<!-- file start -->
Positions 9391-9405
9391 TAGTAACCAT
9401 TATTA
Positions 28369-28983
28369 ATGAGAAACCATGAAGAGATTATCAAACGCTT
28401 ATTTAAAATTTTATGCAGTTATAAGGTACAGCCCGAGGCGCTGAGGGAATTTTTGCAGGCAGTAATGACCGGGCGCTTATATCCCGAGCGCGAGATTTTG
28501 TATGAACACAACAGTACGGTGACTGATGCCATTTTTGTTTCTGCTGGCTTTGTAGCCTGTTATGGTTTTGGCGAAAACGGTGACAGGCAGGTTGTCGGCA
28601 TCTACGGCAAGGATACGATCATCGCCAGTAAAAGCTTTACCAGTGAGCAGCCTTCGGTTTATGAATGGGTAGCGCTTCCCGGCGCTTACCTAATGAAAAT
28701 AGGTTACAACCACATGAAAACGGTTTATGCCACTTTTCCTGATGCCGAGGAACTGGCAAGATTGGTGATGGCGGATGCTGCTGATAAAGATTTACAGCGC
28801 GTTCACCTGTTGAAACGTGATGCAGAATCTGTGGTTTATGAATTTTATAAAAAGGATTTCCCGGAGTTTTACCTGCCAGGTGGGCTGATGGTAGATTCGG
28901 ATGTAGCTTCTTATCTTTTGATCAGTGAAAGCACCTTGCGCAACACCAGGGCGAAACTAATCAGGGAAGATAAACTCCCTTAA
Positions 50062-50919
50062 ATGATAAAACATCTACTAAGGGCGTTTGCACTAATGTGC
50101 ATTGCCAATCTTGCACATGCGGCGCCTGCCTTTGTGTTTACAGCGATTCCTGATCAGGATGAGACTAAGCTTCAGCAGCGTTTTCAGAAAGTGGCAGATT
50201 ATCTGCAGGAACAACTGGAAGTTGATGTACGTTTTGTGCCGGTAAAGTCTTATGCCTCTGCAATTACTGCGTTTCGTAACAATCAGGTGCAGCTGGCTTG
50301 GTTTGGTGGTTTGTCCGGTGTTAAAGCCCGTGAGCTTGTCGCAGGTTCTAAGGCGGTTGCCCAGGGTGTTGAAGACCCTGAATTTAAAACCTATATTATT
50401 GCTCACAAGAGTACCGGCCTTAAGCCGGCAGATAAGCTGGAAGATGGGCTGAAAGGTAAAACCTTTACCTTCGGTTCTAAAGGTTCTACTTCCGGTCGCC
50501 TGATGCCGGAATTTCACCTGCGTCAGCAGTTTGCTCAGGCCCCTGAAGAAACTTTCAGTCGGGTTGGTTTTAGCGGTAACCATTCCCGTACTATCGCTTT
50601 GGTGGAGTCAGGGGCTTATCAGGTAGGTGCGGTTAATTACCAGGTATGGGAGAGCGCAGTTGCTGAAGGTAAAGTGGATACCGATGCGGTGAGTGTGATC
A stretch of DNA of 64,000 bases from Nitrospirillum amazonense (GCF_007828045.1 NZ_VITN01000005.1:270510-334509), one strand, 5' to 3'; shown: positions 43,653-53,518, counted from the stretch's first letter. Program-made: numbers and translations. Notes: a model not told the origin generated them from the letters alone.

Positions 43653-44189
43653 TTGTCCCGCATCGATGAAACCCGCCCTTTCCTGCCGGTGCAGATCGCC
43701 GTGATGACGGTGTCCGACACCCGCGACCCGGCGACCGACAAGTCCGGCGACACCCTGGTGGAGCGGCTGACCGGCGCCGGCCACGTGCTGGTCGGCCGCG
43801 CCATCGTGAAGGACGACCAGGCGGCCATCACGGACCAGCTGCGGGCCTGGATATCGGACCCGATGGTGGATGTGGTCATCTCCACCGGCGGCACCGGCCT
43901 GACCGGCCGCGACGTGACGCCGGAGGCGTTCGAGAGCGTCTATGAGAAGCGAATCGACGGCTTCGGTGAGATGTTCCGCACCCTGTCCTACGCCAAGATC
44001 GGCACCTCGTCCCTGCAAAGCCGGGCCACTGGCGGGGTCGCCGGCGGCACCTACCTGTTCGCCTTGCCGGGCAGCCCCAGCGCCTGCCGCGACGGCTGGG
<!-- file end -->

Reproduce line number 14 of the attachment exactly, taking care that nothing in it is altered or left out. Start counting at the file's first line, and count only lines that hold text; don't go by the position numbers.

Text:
50101 ATTGCCAATCTTGCACATGCGGCGCCTGCCTTTGTGTTTACAGCGATTCCTGATCAGGATGAGACTAAGCTTCAGCAGCGTTTTCAGAAAGTGGCAGATT